Recession Screws neighbourhood Out Of Getting Gentrified

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It’s no fair for the residents, property-owners and entrepreneurs who dwell in Greenpoint, Brooklyn, the perpetually up-and-coming neighbourhood on the Queens border.

Its boom is right around the corner, with promises of being the next condo- and organic-grocery-store-infested neighbourhood. But the recession screwed it out of being Williamsburg, its neighbour to the south, which enjoys a tremendous amount of culture and commerce.

NYT’s City Room reports:

Greenpoint, a neighbourhood lined with the bones of industry and infused with a rich Polish heritage, has avoided much of the tumult that churns neighbouring Williamsburg. Greenpoint’s main commercial drag, Manhattan Avenue, is still a village high street, lined with Polish bookstores, cafes and meat markets. Even nearby Franklin Street, a trendy stripe of restaurants and bars, manages to feel sleepy. For now at least, Greenpoint’s stunning views of Manhattan are still mostly clear, unobstructed by the kinds of high-rise developments that are starting to sprout — and wither — in Williamsburg.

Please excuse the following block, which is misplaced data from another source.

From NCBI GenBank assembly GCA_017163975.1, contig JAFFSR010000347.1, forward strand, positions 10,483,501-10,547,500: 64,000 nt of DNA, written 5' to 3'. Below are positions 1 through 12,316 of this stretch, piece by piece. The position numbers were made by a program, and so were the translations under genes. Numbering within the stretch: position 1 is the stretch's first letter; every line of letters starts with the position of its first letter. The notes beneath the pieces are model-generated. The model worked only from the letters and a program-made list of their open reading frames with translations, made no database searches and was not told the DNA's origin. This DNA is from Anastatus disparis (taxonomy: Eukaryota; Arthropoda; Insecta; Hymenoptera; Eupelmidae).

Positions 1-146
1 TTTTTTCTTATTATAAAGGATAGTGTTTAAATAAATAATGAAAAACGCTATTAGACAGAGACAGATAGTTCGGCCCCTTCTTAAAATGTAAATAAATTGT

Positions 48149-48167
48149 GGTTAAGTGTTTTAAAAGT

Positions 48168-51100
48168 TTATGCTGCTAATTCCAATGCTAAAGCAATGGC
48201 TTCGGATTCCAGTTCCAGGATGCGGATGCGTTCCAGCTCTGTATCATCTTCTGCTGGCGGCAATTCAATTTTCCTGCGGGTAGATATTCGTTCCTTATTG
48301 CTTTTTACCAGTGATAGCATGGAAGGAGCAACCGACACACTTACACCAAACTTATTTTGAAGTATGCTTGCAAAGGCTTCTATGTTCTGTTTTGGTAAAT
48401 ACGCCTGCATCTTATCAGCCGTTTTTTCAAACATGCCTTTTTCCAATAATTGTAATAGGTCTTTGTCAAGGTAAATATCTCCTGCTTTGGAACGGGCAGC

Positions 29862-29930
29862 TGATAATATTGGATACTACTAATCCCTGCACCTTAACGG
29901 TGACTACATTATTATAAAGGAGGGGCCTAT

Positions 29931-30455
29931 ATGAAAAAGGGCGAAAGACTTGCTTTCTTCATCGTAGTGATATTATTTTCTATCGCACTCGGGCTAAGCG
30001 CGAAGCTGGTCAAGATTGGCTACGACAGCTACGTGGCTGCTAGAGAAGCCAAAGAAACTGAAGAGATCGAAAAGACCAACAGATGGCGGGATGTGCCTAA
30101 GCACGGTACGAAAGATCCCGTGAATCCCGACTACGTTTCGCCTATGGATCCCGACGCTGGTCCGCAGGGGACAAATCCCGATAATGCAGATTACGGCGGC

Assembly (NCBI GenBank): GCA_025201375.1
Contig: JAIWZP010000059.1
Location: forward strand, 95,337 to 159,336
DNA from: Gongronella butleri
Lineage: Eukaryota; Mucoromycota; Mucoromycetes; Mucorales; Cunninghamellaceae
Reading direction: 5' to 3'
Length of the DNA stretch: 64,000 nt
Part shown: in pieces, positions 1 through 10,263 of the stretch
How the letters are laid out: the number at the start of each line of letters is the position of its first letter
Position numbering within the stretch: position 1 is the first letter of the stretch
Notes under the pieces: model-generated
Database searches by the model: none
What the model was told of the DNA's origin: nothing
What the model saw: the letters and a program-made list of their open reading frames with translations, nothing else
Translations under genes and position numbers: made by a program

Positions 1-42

A 2005 rezoning that was supposed to transform both neighborhoods has foundered in the recession, leaving its promise of affordable housing unfulfilled and parts of Greenpoint in a curious stasis. Condominium projects have stalled and some developers have resigned themselves to renting.

*Disclosure: the author is a renter in Greenpoint — home to the reviled “G” train, the only subway line that avoids Manhattan.

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